Pawn shop clientele changes with the economy

Published on: September 7, 2011


RUSKIN — When you own a pawn shop, you never know what you’ll see come through the door.

When I visited Douglas and Robin Jewett Aug. 25 at Pawn Pros on the corner of Dickman Drive and U.S. 41 in Ruskin I was amazed at the variety of antiques and treasures that had been pawned and left behind by people who obviously had no idea of their value.

Among the ones I found the most fascinating were a 1,000-year-old Aztec Indian vase made from animal bone that had been authenticated from someone sent by the Ringling Museum; a Cherokee peace pipe that had been through three ceremonies (you can tell by the number of feather-pairs attached) and a gross-looking figure in a glass case with a small plaque saying it had once been part of a display in California that was simply called “the alien.”

But the Jewetts say they’ve loaned money on a race car and all kinds of jewelry as well as tools, spare tires, televisions, computers, cameras and different varieties of “junk.”

“We are the credit card of last resort,” Douglas Jewett said. “The last 24 months we’ve seen a whole different kind of customer. We’ve even had them pull up in Mercedes and Lexus’s. Every story is different, but in a way, they’re all the same. They all just need some money to pay a bill or get through until the end of the month.”

“They need us,” he said. “We look at it as a 60-day loan. We have repeaters we can count on like clockwork. Every month, they’ll drop something off – with some of them it’s the same item every month- and then they’ll come back when they’re paid or they get their government check.”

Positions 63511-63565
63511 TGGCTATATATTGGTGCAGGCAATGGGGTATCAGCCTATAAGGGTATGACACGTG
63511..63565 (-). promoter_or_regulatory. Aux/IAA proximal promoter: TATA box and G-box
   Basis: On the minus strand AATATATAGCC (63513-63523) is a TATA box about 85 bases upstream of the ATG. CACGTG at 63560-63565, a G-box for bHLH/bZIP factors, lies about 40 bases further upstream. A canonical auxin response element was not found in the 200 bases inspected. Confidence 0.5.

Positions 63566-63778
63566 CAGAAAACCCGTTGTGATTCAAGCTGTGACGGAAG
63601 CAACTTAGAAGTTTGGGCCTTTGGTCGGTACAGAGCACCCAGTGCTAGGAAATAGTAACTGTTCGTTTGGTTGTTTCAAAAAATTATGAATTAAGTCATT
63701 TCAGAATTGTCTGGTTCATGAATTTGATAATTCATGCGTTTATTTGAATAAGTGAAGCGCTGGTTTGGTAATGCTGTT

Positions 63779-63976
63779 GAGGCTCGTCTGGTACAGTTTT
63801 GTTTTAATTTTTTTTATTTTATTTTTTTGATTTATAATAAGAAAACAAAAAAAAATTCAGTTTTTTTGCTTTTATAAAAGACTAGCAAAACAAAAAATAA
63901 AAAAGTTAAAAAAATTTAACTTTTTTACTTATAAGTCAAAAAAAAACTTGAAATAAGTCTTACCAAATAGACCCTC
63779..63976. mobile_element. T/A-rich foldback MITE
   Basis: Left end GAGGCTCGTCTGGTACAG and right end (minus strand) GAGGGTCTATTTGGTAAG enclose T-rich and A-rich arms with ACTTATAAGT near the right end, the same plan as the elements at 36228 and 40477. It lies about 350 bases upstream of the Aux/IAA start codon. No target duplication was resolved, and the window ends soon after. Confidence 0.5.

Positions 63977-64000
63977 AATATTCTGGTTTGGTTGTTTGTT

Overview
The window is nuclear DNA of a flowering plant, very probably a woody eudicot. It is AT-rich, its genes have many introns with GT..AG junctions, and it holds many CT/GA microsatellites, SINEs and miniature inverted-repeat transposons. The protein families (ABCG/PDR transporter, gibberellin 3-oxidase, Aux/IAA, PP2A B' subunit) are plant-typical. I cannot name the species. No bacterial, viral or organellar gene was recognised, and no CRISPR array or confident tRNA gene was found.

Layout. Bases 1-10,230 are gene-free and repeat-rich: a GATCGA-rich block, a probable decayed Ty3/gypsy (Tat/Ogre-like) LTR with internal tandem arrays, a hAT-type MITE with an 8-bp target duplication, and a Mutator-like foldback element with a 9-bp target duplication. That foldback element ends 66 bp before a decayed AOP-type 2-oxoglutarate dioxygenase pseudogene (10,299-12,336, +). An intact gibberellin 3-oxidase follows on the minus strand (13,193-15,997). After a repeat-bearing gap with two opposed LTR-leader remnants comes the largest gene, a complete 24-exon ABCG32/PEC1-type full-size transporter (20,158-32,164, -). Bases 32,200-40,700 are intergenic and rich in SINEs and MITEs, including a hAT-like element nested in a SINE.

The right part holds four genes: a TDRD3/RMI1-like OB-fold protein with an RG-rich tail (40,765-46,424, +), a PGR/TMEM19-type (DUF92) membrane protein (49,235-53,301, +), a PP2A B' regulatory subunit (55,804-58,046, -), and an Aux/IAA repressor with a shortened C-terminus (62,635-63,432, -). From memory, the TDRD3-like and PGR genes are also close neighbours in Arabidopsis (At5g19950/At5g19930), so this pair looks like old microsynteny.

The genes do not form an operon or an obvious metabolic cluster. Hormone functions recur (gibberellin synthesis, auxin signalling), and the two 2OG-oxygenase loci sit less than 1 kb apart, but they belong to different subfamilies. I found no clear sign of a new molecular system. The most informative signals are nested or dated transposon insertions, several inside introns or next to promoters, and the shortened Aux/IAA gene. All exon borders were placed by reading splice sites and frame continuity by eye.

Lately they’ve seen mothers come in and pawn something just to get their children backpacks to start school.

“They’ll look at their laptop as their $100 credit card,” said an employee Jeff Fruth. “People tell us all kinds of things. You get to know the regulars.”

What is sad, Douglas explained, is the customers who come in a couple of times a day, when you know it must be to feed a habit but you can’t tell them what to use the money for.

“You can actually watch the transformation of these people as they go down,” Jeff added. “It’s not anything like Antiques Road Show.”

Douglas says he has a large safe deposit box where the treasures are kept: like the Indian head dress (valued by the same dealer sent by Ringling) worth more than $500,000 somebody found while cleaning out a relative’s attic after a death in the family.

“We don’t know the value when they come in. And when they leave something and don’t come back, we can keep it or sell it,” Douglas explained.

It looked like a good place to purchase televisions, cameras and electronics. There were dozens of each in every size and shape.

Sometimes, if a customer is late getting back and the item hasn’t sold, Douglas says he lets them get it back as though they were on time.

“You get a feeling about these things,” he said. “We are often their very last resort.”

Until I visited Pawn Pros I didn’t know that pawn shops were required by Florida law to send a daily report to the Hillsborough County Sheriff’s Office listing every item taken in on their Florida pawnbroker transaction form- which means every item that comes through the door.

“We’re the reason criminals get caught,” Douglas Jewett said. “It’s people who steal and we don’t know an item is stolen that give pawn shops a bad rap.”

When a person comes in, they sign a form and get their thumb print taken, and they have to do it again when they leave so that only the person who pawns the item can retrieve it.

Because of the pawnbroker’s form and the reporting system, someone can often locate a missing or stolen item.

Once and awhile it gets dangerous. Twice he has had attempted robberies and once there was a shoot-out in his shop.

In 2009 he shot at the robber and hit him, but the man left on foot and was never found.

“One time a 14-year old was involved,” Douglas said. “But he had a mask on so how would I have known he was a kid?”

Pawn Pros has another shop on 15th Street in Bradenton. Neither shop will deal in guns.

Noticing that I have to hold my flash up to use it because the automatic spring no longer works, I was offered a pretty good deal on a new camera. Unfortunately, it was not my day to buy.

But when I do, I think I’ll look in pawn shops first. They sure seem to offer some pretty good deals.